Exploring the mechanism of Suanzaoren decoction in treatment of insomnia based on network pharmacology and molecular docking

Internal Encephalopathy of Traditonal Chinese Medicine ,Beijing University of Chinese Medicine Third Affiliated Hospital ,Beijing ,China
Wang, Shuxiao;
School of Traditional Chinese Medicine ,Beijing University of Chinese Medicine ,Beijing ,China
Zhao, Yan;
Internal Encephalopathy of Traditonal Chinese Medicine ,Dongfang Hospital Beijing University of Chinese Medicine ,Beijing ,China
Hu, Xingang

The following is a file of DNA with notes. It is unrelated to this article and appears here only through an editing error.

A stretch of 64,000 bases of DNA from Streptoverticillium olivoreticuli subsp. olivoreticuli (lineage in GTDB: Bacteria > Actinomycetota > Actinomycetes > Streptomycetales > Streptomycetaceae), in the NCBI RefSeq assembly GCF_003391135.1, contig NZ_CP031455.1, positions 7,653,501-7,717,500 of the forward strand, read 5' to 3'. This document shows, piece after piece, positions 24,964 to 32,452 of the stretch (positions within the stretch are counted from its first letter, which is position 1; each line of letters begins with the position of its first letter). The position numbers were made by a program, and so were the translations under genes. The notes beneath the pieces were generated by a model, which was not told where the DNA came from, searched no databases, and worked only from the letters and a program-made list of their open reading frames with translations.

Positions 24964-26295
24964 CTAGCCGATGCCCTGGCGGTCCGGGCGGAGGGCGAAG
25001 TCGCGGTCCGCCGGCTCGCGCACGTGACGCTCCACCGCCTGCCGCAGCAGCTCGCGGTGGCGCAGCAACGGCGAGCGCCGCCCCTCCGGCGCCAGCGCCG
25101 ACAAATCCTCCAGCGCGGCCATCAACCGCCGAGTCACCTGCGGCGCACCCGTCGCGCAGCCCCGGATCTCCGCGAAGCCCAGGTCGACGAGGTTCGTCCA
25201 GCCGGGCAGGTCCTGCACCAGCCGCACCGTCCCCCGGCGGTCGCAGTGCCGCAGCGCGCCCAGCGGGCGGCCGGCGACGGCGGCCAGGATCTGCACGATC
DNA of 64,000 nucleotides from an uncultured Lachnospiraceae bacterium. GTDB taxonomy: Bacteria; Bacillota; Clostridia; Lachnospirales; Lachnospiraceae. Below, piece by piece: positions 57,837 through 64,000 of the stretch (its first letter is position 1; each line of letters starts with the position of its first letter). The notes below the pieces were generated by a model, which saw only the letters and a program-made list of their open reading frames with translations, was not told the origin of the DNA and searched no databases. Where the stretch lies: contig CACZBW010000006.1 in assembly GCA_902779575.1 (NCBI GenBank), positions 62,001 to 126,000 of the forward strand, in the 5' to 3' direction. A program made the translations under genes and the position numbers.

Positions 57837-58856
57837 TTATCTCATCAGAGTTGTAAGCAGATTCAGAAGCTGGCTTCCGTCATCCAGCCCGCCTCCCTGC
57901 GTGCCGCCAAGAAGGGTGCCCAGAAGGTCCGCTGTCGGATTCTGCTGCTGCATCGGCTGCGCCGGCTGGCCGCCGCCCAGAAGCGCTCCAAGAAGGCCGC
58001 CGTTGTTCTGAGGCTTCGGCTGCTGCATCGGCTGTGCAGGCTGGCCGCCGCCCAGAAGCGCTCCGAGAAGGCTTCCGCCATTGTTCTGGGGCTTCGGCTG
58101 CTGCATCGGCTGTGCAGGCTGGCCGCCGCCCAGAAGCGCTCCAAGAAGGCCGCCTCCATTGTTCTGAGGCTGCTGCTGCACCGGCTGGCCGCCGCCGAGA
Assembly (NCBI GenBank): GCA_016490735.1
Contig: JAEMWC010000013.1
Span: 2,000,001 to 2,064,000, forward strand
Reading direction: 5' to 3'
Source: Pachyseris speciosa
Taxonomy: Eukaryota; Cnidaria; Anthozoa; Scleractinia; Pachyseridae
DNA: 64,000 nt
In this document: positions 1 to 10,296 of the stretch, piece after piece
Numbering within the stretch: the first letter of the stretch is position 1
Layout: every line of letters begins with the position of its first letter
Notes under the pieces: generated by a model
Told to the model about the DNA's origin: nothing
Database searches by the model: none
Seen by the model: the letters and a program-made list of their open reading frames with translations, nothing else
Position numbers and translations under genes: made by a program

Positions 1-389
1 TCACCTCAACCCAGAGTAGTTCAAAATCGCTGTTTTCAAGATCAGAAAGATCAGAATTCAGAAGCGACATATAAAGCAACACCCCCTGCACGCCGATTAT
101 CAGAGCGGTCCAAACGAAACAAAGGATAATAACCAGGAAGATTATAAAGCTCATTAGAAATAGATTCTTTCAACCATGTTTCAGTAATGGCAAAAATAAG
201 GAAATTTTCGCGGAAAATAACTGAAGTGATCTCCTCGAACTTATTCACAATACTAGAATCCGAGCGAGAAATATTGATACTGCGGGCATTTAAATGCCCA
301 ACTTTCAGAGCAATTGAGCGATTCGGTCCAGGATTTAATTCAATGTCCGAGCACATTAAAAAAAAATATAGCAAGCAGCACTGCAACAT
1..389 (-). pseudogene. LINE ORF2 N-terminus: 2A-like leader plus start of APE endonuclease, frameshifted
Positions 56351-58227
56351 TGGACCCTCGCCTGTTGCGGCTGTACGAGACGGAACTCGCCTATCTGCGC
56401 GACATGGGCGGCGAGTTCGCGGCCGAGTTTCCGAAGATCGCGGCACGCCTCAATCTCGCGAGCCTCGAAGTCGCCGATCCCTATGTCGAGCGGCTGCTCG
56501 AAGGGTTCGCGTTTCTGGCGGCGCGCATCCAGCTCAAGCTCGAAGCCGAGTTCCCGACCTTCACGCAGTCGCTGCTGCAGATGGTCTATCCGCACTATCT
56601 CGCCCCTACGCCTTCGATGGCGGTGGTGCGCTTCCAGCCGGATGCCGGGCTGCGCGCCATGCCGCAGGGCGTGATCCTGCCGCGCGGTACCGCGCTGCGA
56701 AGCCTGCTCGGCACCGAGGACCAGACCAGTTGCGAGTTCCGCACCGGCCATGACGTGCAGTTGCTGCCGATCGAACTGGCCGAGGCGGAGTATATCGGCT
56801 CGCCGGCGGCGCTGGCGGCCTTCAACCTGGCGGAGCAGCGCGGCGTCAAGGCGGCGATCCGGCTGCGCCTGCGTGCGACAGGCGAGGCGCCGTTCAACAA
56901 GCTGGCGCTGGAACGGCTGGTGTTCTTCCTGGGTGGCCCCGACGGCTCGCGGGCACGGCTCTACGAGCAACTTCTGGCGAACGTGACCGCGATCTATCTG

Objective: To explore the functional mechanisms of Suanzaoren decoction (SZRD) for treating insomnia using network pharmacology and molecular docking. Methods: The active ingredients and corresponding targets of SZRD were obtained from the Traditional Chinese Medicine Systems Pharmacology database, and then, the names of the target proteins were standardized using the UniProt database. The insomnia-related targets were obtained from the GeneCards, DisGeNET, and DrugBank databases. Next, a Venn diagram comprising the drug and disease targets was created, and the intersecting targets were used to draw the active ingredient-target network diagram using Cytoscape software. Next, the STRING database was used to build a protein-protein interaction network, followed by cluster analysis using the MCODE plug-in. The Database for Annotation, Visualization, Integrated Discovery (i.e., DAVID), and the Metascape database were used for Gene Ontology (GO) enrichment and Kyoto Encyclopedia of Genes and Genomes (KEGG) pathway analyses. AutoDock Vina and Pymol software were used for molecular docking. Results: SZRD contained 138 active ingredients, corresponding to 239 targets. We also identified 2,062 insomnia-related targets, among which, 95 drug and disease targets intersected. The GO analysis identified 490, 62, and 114 genes related to biological processes, cellular components, and molecular functions, respectively. Lipid and atherosclerosis, chemical carcinogen-receptor activation, and neuroactive ligand-receptor interaction were the most common pathways in the KEGG analysis. Molecular docking demonstrated that the primary active components of SZRD for insomnia had good binding capabilities with the core proteins in PPI network. Conclusion: Insomnia treatment with SZRD involves multiple targets and signaling pathways, which may improve insomnia by reducing inflammation, regulating neurotransmitters.


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